Submitted to: Insect Pathology
Publication Type: Peer Reviewed Journal
Publication Acceptance Date: 5/30/2017
Publication Date: 6/7/2017
Citation: Rehner, S.A., Kepler, R.M. 2017. Species limits, phylogeography and reproductive mode in the Metarhizium anisopliae complex. Insect Pathology. doi.org/10.1016/j.jip.2017.05.008.
Interpretive Summary: Insect pests annually cause billions of dollars of agricultural losses. The use of beneficial fungi to control pest insects is needed to reduce reliance on chemical pesticides that are expensive and damaging to the environment and human health. In this study we used molecular methods (i.e., DNA sequencing) to determine relationships and differences within a group of fungi parasitic on a wide range of insects, including many important crop pests. Using DNA sequencing and phylogenetic analysis we demonstrate that the insect pathogenic fungal genus Metarhizium includes multiple, evolutionarily distinct groups of species. This information is significant and will lead toward more precise classifications enabling greater accuracy in the identification of these important insect pathogens. This information will be used by insect mycologists and plant pathologists developing and implementing integrated pest management strategies of field crop pests.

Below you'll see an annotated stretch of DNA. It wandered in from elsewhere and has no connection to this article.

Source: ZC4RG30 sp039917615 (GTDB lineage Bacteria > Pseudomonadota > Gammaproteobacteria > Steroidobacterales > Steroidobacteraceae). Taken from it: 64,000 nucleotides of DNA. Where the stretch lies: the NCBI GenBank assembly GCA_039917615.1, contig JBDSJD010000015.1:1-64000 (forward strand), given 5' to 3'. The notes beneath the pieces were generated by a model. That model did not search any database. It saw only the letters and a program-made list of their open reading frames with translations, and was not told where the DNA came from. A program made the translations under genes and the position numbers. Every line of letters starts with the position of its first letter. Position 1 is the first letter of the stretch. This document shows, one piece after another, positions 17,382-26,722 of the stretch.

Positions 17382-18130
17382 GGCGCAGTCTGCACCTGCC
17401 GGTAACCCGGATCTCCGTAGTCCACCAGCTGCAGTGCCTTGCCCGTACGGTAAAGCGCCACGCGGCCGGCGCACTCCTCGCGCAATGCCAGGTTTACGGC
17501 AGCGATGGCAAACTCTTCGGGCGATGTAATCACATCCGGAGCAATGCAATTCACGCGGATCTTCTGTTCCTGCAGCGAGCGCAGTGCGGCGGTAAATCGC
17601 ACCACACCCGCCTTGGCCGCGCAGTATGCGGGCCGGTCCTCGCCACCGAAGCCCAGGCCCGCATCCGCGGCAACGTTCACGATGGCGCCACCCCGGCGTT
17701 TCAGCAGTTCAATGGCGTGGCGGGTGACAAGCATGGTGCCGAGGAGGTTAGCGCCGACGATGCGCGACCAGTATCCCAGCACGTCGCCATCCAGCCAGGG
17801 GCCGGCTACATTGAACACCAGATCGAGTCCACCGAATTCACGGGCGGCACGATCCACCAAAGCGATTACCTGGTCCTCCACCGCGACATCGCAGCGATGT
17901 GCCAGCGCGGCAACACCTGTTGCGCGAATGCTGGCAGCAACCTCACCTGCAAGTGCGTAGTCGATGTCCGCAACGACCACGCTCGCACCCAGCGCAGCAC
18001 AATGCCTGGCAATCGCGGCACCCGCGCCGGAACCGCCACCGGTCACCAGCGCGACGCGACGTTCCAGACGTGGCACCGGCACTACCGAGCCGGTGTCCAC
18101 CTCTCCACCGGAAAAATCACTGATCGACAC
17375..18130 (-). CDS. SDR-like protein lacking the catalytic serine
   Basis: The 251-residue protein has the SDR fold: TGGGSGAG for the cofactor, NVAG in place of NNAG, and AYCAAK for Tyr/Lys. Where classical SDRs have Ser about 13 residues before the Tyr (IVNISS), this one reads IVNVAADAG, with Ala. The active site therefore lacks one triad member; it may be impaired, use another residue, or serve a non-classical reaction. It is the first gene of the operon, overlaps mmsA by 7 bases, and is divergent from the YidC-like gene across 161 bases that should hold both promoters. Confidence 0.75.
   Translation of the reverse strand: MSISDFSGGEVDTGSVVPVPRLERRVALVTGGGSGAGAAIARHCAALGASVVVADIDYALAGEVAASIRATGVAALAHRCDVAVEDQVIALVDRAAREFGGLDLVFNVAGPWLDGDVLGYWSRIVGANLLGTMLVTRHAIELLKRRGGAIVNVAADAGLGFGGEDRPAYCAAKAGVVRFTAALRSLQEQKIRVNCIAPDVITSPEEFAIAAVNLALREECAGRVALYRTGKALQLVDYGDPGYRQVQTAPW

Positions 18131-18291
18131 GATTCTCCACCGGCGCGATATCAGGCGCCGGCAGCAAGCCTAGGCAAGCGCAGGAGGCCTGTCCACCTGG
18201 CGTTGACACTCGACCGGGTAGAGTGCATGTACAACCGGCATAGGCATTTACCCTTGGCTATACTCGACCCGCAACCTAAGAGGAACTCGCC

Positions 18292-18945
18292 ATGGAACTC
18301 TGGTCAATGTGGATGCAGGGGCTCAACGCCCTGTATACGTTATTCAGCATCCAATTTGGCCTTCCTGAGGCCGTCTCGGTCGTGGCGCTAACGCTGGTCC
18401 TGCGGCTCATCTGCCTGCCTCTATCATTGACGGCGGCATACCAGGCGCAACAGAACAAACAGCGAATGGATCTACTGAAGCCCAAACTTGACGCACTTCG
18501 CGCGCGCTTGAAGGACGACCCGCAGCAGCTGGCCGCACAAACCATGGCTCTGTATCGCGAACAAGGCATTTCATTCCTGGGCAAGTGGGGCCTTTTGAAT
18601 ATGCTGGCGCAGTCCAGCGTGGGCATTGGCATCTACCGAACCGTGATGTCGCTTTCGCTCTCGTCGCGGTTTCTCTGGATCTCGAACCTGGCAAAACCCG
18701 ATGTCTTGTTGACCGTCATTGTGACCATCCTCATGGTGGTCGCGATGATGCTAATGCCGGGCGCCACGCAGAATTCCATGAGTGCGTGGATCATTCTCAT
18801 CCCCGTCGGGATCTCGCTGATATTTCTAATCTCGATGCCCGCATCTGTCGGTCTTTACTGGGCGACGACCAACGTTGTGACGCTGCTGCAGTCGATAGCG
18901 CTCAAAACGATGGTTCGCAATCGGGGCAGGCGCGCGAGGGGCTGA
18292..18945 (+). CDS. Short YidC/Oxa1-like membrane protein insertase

Technical Abstract: An essential first step toward understanding the ecology and life histories of Metarhizium anisopliae-group species as entomopathogens, endophytes and soil-adapted fungi is the ability to accurately define species limits and confidently infer a species tree. Here we present a multilocus phylogeny of the core Metarhizium anisopliae species complex. The majority of isolates sampled here group within the currently defined limits of M. pingshaense, M. anisopliae, M. robertsii and M. brunneum, a clade of four species designated informally as the “PARB” clade. However, the increased resolution achieved with IGS sequences reveals congruent phylogenetic structure within each PARB species, suggesting that each species likely represents a species complex in and of itself. However, further taxonomic dissection of the PARB clade is not advocated at this time, although acknowledgment of these intraspecific partitions can provide a useful conceptual framework to inform understanding of the geography, ecology and reproductive biology of the PARB species radiation. As one example of the utility of IGS markers, the commercially registered M. anisopliae strain F52, which is widely used for pest control in North America and Europe, is shown to be a member of the M. brunneum complex. In addition, we demonstrate the presence of two functional mating types among individuals in each PARB species, diagnostic of a heterothallic mating system and evidencing a history of and potential for sexual reproduction.